Monday, August 30, 2010

"Many the miles."

Greetings loved ones!

I am writing from Grace Lutheran Church on S 26th Street. Today is technically my first full day of work here, but pastor aka my boss is not in today, so I thought I would take a little bit of time to blog. I think it helps me to reflect on what I'm doing and learning, and I also feel that it is important to share what I can with you all.

This morning, the secretary and I had coffee and talked for at least an hour and a half  - he is from Namibia, studied ethnomusicology there and in Cape Town during apartheid, and is generally awesome. We have plenty to talk about, especially as we are just getting to know each other. This is true at St. Luke's at well. I can't believe that part of my job as Community Outreach Advocate, or Associate, or Community Organizer, or whatever you want to call it, is to spend time getting to know people and that that counts as work time...but it is, and it does.

Then one of the lay leaders of the Sudanese congregation that meets at Grace at 12:30 pm on Sundays to get some help with job application. At noon I went to lunch at the Bohemian Cafe (advertising sign - "Czech Us Out") with one of three organizers employed by OTOC (Omaha Together One Community) who grew up on a farm in mid-Nebraska and got back from Peace Corps in Guatemala last fall. OTOC's member congregations are very active in social justice work. 

I guess I should back up a little bit, too...on my first day of work last Tuesday, I met with Grace's Pastor Laaker first, then went over to meet with him and Pastor Patti at St. Luke's, then we went out to Thai lunch in the heavily Latin@ area of South Omaha, then I came back and continued talking with Pastor Laaker until 5:00. Wednesday-Friday I worked at St. Luke's - went to a Mexican restaurant with Pastor Patti on Wednesday and met the Women of the ELCA ladies (WELCA) on Thursday. I introduced myself at worship at St. Luke's yesterday and one of the awesome Sunday School ladies had made me a beautiful "Welcome" sign which was on display at coffee hour/reception. The whole congregation was so welcoming.

It's crazy, cause I feel like I haven't really done anything yet, and my job right now is to brainstorm. I do fully intend on implementing programs and getting out in the community, but I just haven't done anything yet. My housemates and I are getting taken such good care of already - there's a welcome potluck for us tomorrow at our house, hosted by the board.  I kind of feel like I don't deserve it. But the wonderfully warm welcome is really inspiring me. I feel so lucky to have my job and to be in this beautiful, open city which has been pretty easy to navigate and has so much to offer.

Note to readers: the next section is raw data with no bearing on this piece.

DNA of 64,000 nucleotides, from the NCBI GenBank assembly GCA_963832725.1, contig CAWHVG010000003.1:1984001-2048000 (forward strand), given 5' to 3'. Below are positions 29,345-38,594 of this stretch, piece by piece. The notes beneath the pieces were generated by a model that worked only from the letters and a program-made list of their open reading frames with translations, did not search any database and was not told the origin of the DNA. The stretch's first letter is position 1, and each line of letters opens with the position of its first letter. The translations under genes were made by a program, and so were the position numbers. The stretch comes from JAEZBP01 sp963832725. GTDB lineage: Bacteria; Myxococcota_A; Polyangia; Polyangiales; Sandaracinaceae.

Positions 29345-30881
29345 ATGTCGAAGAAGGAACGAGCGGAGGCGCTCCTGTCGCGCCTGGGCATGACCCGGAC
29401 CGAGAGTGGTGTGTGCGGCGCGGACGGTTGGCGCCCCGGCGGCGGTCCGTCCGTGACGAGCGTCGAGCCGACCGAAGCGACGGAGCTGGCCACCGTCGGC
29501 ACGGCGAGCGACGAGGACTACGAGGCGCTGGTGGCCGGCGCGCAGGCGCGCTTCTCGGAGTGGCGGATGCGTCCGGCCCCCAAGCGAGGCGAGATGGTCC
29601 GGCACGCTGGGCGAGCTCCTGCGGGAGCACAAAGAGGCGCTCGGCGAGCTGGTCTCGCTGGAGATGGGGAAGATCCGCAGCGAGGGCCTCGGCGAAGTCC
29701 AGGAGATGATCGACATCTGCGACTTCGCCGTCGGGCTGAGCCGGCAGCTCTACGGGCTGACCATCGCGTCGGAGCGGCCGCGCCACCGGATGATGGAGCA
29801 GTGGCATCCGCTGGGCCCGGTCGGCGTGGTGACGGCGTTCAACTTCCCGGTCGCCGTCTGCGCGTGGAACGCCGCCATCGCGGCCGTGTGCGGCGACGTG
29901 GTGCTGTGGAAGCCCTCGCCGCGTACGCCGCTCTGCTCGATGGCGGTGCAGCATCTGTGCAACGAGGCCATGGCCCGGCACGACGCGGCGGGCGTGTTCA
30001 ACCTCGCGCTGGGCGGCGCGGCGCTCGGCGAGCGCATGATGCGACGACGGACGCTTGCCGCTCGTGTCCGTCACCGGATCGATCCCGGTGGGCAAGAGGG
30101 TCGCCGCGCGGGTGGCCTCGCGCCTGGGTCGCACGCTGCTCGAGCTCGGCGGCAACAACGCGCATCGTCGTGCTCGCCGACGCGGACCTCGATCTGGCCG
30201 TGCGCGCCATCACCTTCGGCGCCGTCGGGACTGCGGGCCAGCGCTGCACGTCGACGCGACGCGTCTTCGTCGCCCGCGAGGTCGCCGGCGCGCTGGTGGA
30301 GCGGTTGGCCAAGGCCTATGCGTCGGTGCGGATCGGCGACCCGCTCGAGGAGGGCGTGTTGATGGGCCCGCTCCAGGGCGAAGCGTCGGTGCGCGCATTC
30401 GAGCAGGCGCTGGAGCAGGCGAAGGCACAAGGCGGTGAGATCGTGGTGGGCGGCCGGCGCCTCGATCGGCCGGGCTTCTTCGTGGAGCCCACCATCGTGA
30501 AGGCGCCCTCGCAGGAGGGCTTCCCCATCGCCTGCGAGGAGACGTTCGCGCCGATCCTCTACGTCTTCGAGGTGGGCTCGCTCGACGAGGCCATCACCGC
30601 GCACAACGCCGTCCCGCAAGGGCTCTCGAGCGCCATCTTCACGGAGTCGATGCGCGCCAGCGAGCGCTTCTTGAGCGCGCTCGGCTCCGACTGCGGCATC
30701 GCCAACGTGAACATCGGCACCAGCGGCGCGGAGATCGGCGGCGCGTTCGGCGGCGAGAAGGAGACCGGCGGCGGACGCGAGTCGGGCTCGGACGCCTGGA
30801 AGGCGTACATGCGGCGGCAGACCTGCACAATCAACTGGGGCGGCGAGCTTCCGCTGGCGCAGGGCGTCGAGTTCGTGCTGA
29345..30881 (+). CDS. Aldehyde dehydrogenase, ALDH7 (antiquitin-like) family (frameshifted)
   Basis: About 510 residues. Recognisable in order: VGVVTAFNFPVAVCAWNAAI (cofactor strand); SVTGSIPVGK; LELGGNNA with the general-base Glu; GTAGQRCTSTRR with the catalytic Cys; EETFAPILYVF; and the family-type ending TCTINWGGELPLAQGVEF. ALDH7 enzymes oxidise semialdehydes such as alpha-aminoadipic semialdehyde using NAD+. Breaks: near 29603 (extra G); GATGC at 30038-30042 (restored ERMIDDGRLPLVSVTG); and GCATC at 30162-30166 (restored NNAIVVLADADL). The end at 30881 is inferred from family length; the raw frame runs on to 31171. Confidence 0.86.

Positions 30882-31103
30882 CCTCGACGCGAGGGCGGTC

Here are some thoughts I have had so far in my brainstorming time, that I would like to keep in my mind:
-"The church is not a is a people." (Might help sing the song at a children's message at St. Luke's.)
-Church can be other times besides Sunday morning. 
-On Sunday morning Christians hear Bible to inspire us to go out and do good works. 

My dear friend Ben Perdue is hitting the air to Hawaii tomorrow to begin two years as a Peace Corps volunteer eventually in Micronesia, so I am thinking about him a lot today. I stole the title of his blog to use in my blog, so it's probably fair that I give him a shoutout:, 
especially since some of you might be interested in reading what he has to say. 

Oh yeah, and we had some fun this weekend - went out with the housemates
to a free outdoor concert held in the parking lot of a bar/music place
called Slowdown - gorgeous night, fun music, goofy times, again made me
happy to be where I am. Saturday morning we went to the Old Market
farmers market which provided us with much delicious samples, produce
and happy musical and people out enjoying the beautiful day atmosphere.
(I promise pictures next post!) Yesterday afternoon I went to a
community forum on immigration at the Jewish Community Center of Omaha
(a really big nice building) - it's an important issue here. Perhaps you
have heard about the Fremont ordinance: here is a recent
article I found about it.

So, there is just a lot! 

The title of this blog entry is the title of a song by Sara Bareilles that
came on Pandora when I started writing. The chorus goes "How far do I
have to go to get to you?/Many the miles," and for the purposes of this
blog post/generally, life, I think of "you" as wherever I'm going and
whatever I'm going to do. I went about 1600 miles away from the home
life in the DC area to get to Omaha, and I have a feeling that, this
year in particular, I got to and I'm going to go a few more. Physically
in the Matrix, hopefully some on the old bikes chilling in our garage
that I helped my housemate fix up this weekend and on my feet - but
those mental miles are gonna get some covering, too. 
Other songs that got me pumped up for Omaha: 
"Wide Open Spaces" by the Dixie Chicks
"Going On" by Gnarls Barkley.

Until next time!